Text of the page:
Kinport Peak

Elevation: 7,222 ft
Prominence: 362

Climbing and access information for peak is found on pages 355 and 356. There is a lot of additional information set out below. First up is Steve Mandella’s photo essay documenting his 2010 climb. Second, is Livingston Douglas 2018 report. Finally, you will find an historical photo at the bottom of the page. Updated October 2018


Kinport Peak is close to Pocatello and is a popular ascent early in the season. Steve Mandella provided the following trip report, which provides an alternative route from the one listed in the book.


Steve Mandella 2010 Update

Kinport is normally accessed from one of the two City Creek trailheads (upper or lower). I chose the upper on this hike. It takes a few hundred feet of elevation off the vertical climb. I also made a loop and connected a few other no-name high points together. I jogged a bit of the downhill and was charged by a moose in the treed section!  Round trip was 9.2 miles with 2,574 feet of elevation gain. Most people take the City Creek Road up to about 6,400 feet and then follow the northeast ridge to the summit. This route is usually free of snow by April/May.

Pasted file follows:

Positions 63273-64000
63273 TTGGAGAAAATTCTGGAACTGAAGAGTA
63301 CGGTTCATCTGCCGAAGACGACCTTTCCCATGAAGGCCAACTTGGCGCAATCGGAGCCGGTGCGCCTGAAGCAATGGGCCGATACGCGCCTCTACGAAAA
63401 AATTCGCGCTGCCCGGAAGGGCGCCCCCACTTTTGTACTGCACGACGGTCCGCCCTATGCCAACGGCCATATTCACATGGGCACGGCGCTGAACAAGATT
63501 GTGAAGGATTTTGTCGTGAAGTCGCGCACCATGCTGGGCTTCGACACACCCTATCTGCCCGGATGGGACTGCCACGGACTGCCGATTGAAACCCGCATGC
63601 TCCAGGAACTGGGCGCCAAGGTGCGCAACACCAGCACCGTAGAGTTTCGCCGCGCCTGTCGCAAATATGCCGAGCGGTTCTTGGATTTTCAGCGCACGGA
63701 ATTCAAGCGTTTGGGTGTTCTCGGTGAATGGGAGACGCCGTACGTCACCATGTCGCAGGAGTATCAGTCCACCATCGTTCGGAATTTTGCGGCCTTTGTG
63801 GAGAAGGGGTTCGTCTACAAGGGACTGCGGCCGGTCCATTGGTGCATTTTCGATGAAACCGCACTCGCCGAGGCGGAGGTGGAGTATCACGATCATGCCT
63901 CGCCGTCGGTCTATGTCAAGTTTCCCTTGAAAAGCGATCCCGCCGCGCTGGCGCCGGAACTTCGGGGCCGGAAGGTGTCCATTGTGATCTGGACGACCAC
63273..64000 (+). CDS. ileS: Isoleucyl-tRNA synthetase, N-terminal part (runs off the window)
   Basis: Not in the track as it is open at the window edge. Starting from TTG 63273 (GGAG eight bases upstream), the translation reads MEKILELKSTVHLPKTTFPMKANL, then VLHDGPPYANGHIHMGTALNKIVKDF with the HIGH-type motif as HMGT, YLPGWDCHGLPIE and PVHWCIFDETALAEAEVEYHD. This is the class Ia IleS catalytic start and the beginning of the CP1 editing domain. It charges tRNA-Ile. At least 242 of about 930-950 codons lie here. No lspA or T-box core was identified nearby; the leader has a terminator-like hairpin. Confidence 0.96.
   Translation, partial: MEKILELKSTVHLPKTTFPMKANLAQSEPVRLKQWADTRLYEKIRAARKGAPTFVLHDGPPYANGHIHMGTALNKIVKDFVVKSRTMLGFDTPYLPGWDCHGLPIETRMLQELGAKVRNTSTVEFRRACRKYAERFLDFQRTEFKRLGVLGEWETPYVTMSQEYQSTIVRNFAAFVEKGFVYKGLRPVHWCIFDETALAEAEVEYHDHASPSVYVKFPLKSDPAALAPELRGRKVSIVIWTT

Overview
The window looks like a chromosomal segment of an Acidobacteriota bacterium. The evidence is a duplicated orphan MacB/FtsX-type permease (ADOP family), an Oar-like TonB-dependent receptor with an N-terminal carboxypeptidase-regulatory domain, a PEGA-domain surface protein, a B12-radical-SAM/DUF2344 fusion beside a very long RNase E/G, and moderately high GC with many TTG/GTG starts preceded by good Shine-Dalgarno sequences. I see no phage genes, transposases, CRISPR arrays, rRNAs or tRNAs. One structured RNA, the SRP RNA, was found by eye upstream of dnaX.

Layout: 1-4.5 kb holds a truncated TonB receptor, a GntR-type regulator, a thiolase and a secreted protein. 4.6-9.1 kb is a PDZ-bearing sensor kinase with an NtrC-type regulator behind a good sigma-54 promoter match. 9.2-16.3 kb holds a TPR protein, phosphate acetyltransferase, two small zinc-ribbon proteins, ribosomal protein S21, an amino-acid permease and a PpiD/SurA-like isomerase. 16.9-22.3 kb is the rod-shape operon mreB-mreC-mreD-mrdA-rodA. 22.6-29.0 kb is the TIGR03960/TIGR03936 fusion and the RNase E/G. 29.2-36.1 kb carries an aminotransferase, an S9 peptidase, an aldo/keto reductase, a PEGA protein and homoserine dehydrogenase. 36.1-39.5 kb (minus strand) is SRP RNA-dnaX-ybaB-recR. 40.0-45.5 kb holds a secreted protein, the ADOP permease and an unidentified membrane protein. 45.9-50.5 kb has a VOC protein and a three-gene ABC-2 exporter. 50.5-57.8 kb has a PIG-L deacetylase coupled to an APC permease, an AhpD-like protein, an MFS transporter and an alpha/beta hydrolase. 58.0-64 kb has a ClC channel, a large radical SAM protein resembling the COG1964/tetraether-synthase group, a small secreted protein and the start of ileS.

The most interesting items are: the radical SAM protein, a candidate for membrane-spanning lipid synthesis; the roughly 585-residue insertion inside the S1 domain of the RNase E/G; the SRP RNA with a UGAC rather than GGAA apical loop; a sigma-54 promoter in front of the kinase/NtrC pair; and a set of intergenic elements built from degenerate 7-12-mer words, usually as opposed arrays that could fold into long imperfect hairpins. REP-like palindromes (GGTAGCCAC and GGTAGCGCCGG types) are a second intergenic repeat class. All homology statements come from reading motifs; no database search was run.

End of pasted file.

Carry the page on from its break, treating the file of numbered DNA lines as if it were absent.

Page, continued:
Steve Mandella's GPS track.

Steve Mandella’s GPS track.

USGS Topo: Pocatello South

Below are Steve Mandella’s Photos from the loop.

The Upper City Creek trailhead with Kinport Peak in the background. Steve Mandella Photo

The Upper City Creek trailhead with Kinport Peak in the background. Steve Mandella Photo

City Creek Road takes you most of the way. Steve Mandella Photo

City Creek Road takes you most of the way. Steve Mandella Photo

Kinport Peak above City Creek. Steve Mandella Photo

Kinport Peak above City Creek. Steve Mandella Photo

The summit. Steve Mandella Photo

The summit. Steve Mandella Photo

The route down. Steve jogged part of the descent. Steve Mandella Photo

The route down. Steve jogged part of the descent. Steve Mandella Photo

Steve had an encounter with a moose on the descent which included a bluff charge. Steve Mandella Photo

Steve had an encounter with a moose on the descent, which included a bluff charge. Steve Mandella Photo

The end of the loop.,Steve Mandella Photo

The end of the loop. Steve Mandella Photo


Livingston Douglas 2018 Update

The “Pocatello Greenbelt Trailhead” referred to in the book is now called the “City Creek Management Area”. Use either Center Street or Benton Street to reach Lincoln Avenue. Drive SE on Lincoln Avenue until it ends at a street junction/stop sign. This is City Creek Road. Turn LEFT here and drive 0.4 miles to the trailhead parking area. The elevation at this parking area is 4,805 feet.

Passenger vehicles can drive another ¾ mile (up Kinport Road) to two other, small pullout parking areas near its junction with the North Fork Road. You can drive another 1.4 miles up Kinport Road to a sharp left turn. At this point, the road becomes a rough, 4WD high-clearance road. There is a parking pullout for only one vehicle here.